Potting Up Mint

Mint can be grown from seed but is such an aggressive spreader that most gardeners would be happy to share some cuttings - as long as you promise to keep it in check. Many community gardens only allow mint in pots because it tends to take over. Mint is easily identified by the aroma and flavor of the leaves. Fresh mint is great in teas and drinks (mojitos!) and is an important part of many Middle Eastern and Southeast Asian dishes.

A few years ago I decided to take a chance and planted a little mint in my flower garden. I chose a spot with poor soil, bright sun, and heavy competition from rudbeckias. I pull it out when I catch it migrating, but would recommend growing in a pot for anyone who doesn't enjoy weeding. For my basement herb garden I found this renegade mint near the corner of the flower garden.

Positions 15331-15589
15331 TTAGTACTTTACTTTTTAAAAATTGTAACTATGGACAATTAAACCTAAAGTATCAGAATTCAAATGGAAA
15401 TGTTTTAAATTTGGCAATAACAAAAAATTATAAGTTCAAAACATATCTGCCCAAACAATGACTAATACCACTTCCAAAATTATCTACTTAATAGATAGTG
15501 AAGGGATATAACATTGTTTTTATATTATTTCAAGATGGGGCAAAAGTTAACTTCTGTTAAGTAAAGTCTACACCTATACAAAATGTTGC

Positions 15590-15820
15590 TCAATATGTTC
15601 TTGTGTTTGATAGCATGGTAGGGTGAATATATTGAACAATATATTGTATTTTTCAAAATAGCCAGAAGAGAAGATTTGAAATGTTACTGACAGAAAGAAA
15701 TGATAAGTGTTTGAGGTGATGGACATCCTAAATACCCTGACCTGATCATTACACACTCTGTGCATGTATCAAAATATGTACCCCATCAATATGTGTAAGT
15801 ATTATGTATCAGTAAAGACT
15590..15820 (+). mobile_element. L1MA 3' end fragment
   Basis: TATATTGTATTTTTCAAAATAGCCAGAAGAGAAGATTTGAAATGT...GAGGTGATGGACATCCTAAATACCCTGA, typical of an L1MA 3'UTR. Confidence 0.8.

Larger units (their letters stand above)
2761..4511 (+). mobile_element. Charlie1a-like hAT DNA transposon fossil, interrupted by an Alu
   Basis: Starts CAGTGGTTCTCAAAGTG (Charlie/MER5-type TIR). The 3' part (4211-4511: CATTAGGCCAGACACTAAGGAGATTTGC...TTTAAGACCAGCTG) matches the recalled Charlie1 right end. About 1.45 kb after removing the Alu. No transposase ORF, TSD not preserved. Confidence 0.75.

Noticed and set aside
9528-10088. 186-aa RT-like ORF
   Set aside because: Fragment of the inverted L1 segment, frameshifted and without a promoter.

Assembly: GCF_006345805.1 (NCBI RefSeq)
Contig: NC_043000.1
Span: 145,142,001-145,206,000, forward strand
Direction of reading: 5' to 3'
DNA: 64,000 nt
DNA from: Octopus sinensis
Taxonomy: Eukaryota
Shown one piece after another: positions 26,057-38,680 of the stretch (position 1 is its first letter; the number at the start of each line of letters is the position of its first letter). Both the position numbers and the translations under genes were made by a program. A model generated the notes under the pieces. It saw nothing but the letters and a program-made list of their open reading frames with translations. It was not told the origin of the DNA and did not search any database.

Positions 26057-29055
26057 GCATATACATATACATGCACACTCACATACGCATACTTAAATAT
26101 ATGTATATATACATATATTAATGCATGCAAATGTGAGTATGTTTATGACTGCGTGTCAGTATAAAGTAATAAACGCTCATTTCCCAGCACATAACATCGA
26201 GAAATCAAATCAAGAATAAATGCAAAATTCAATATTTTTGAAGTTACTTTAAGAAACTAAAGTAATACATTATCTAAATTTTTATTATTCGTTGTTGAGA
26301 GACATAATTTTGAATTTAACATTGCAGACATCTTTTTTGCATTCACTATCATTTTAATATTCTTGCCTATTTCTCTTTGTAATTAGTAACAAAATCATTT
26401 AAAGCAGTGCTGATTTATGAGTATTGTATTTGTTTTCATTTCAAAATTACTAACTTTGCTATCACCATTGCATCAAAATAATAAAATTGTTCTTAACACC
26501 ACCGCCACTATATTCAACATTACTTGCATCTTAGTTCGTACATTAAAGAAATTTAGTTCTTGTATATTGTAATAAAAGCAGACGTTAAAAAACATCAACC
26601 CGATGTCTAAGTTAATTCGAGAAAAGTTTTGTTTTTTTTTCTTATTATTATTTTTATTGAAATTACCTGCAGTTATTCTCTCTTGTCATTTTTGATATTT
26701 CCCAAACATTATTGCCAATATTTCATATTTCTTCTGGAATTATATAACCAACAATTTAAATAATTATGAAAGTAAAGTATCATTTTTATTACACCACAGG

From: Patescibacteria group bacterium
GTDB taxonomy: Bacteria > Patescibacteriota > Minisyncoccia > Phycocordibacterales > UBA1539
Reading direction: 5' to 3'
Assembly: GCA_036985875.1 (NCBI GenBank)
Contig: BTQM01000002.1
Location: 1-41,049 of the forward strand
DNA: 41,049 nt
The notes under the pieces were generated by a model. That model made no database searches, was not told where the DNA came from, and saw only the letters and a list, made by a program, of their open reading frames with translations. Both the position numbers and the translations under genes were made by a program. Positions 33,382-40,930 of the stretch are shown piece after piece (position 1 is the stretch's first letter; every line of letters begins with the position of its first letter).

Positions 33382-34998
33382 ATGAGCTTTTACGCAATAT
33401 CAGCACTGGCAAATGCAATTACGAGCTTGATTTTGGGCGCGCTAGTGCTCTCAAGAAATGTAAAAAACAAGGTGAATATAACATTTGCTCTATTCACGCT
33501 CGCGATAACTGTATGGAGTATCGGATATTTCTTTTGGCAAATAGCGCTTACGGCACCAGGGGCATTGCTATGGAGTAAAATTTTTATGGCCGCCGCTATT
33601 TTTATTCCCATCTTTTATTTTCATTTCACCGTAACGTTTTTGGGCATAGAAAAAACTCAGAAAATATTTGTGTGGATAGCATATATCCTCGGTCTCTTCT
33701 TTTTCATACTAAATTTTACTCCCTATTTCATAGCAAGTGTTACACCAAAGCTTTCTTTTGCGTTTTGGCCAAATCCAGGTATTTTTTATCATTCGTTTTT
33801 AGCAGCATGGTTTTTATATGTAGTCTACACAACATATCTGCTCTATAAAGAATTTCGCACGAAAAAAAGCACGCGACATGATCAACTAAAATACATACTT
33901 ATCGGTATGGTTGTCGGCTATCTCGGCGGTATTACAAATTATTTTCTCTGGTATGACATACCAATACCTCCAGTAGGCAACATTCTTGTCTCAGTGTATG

You can just gently pull it out, keeping the roots attached when possible.

Mint will sprout all along the root. I trimmed it up so the pieces had some leaves and would fit it the pot. I used potting soil and a plastic pot.

Mint roots tend to stay pretty shallow and I buried them horizontally so the new shoots would grow to the surface. I marked these with arrows. The shallow sprouting-root-stem business, aka "runners", is the secret to mint's garden domination.

I pinched the tips off the stems to encourage branching and watered thoroughly. My basement herb garden is almost complete!